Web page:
8.          Elementary sartorial techniques initially applied preclude repetitive similar action to the square of 3.

9.          Surveillance should preclude saltation.

10.     Pulchritude possesses solely cutaneous profundity.

© 2010  iSpeakEASY. All rights reserved – This speaking tip is one in a series provided by iSpeakEASY. We help people profit from their words. Call for information on individual coaching or group workshops. (415) 342-7106. www.iSpeakEASY.net

The Value of Iron

In Attracting New Clients, Credibility, Delivery, Public Speaking on April 20, 2010 at 9:35 pm

Speaking Tip 33

A bar of iron is worth about $5. Take that iron and turn it into horseshoes and it increases in value to $10 even though the raw materials are still the same. Take that same bar of iron and make it into screwdrivers and the value goes up to about $250. If you make needles with the iron, the value rises to $3,000 and if you turn it into balance springs for watches the value soars to $250,000.

The material is still the same limited quantity of metal but the way it is used, the end product, is quite different. The information and knowledge you possess is similar to iron. Its value is based on what you do with it, not the face value of the raw material itself.

What are you going to do with the information you have to increase its value? What can you say or do that will take the information you have come to life for you listener? How can you present it so that it morphs from raw data into something useful and inspiring to your audience? It is the audience’s perception of your words that makes them valuable, not the value you place on them.

In this “age of information” we live in, information is cheap while knowledge remains invaluable. The goal is to take information and present it in a manner that makes your audience say “Wow!”

Use your passion to make your data come to life for your listener. Plan your presentation, determine your singular main message, outline your 3-5 key points, create visual aids that help make your point and you are on the way to turning your bar of iron into watch springs.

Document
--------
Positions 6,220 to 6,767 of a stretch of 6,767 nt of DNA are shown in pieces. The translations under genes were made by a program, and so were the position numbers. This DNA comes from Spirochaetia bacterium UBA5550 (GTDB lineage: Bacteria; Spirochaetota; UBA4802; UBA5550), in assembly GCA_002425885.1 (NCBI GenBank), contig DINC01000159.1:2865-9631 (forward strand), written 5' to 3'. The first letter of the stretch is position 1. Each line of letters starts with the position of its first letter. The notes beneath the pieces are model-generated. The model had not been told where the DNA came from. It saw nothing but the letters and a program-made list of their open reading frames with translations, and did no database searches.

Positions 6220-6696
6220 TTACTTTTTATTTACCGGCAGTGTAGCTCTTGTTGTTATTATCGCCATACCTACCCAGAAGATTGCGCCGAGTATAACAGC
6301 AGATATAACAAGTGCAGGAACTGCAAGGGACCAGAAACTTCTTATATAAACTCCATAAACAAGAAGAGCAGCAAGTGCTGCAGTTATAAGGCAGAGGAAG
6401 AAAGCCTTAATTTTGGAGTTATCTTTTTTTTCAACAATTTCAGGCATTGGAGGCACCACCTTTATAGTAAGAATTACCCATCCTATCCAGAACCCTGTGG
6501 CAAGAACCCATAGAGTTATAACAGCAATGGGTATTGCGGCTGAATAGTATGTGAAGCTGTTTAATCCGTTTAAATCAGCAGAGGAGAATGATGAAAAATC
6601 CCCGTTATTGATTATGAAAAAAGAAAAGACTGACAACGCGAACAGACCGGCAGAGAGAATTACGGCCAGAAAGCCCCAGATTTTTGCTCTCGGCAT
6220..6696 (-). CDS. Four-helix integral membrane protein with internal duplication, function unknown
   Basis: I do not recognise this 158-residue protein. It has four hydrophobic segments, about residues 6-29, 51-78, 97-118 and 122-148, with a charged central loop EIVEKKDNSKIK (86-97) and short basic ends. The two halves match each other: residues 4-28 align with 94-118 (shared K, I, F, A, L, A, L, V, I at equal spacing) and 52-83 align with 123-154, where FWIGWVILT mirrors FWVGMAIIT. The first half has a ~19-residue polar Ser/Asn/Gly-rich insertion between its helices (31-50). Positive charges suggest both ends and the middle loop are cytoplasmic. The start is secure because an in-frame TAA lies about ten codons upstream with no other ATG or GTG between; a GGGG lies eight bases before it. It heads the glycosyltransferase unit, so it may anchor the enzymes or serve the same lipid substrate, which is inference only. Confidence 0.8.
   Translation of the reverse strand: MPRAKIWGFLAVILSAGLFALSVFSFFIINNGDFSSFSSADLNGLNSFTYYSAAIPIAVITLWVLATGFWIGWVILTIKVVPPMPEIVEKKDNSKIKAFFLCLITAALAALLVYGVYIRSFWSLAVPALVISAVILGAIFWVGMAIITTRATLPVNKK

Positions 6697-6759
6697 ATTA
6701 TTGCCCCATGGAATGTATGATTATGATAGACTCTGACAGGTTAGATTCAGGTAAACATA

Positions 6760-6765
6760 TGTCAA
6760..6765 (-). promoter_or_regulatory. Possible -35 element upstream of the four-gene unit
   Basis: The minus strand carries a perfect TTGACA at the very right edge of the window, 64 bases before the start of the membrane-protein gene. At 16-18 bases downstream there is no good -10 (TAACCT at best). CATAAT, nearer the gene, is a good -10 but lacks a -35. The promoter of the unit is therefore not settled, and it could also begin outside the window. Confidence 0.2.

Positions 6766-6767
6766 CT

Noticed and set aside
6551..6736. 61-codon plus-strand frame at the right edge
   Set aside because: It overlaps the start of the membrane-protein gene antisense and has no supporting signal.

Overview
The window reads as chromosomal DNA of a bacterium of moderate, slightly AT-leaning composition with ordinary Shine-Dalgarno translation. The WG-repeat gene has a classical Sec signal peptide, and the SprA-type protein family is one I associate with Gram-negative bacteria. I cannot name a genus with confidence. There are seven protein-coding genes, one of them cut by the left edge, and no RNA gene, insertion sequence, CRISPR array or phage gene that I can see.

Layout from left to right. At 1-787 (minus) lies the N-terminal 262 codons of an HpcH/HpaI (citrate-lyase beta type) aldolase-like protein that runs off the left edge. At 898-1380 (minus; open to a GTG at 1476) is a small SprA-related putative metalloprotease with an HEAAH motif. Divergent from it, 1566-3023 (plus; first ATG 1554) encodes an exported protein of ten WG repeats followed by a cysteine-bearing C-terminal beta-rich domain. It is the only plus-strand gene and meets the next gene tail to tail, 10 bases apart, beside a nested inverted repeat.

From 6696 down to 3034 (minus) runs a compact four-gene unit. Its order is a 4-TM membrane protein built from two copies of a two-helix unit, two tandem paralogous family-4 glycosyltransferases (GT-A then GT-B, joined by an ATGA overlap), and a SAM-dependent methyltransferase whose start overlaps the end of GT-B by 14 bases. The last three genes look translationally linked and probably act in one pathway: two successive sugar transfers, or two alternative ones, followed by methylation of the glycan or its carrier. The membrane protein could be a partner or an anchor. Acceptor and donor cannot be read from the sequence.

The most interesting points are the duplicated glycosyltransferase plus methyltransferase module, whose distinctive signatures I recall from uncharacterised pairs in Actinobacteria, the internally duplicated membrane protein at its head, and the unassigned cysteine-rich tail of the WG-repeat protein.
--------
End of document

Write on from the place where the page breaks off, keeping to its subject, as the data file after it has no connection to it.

The knowledge and experience you possess, that you try to convey to your audience, is worth little until you learn to present it in a fashion that is of interest to others. If you can make what you know relevant to others, the value of your information skyrockets.

  © 2008 – This speaking tip is one in a series provided to you by iSpeakEASY.  We help you profit from your words. Call for information on individual coaching or group workshops.

Put the “YOU” before the “I”

In Attracting New Clients, Business Networking Groups, Credibility, Delivery, Organization on April 10, 2010 at 11:11 am

 Speaking Tip 26

Work, family, hobbies, vacation, religion, politics, sexuality – what is your favorite thing to talk about? While not everyone will admit it – most people’s choice is themselves. Likewise, the topic we find most interesting to listen to is again, ourselves.

Use this to your advantage when trying to capture the attention of your audience. Tell them something you know about them, a quality you admire, or an obstacle they have overcome. Cite the good work they have done or acknowledge their efforts – in a sincere and honest manner. Talk about them before you talk about yourself.

This technique helps grab the audience’s attention and encourages them to listen to you. It is amazing how engaging it is to hear a person talk about us! Many speakers begin by listing their own credentials and experiences – which most audiences find far less interesting.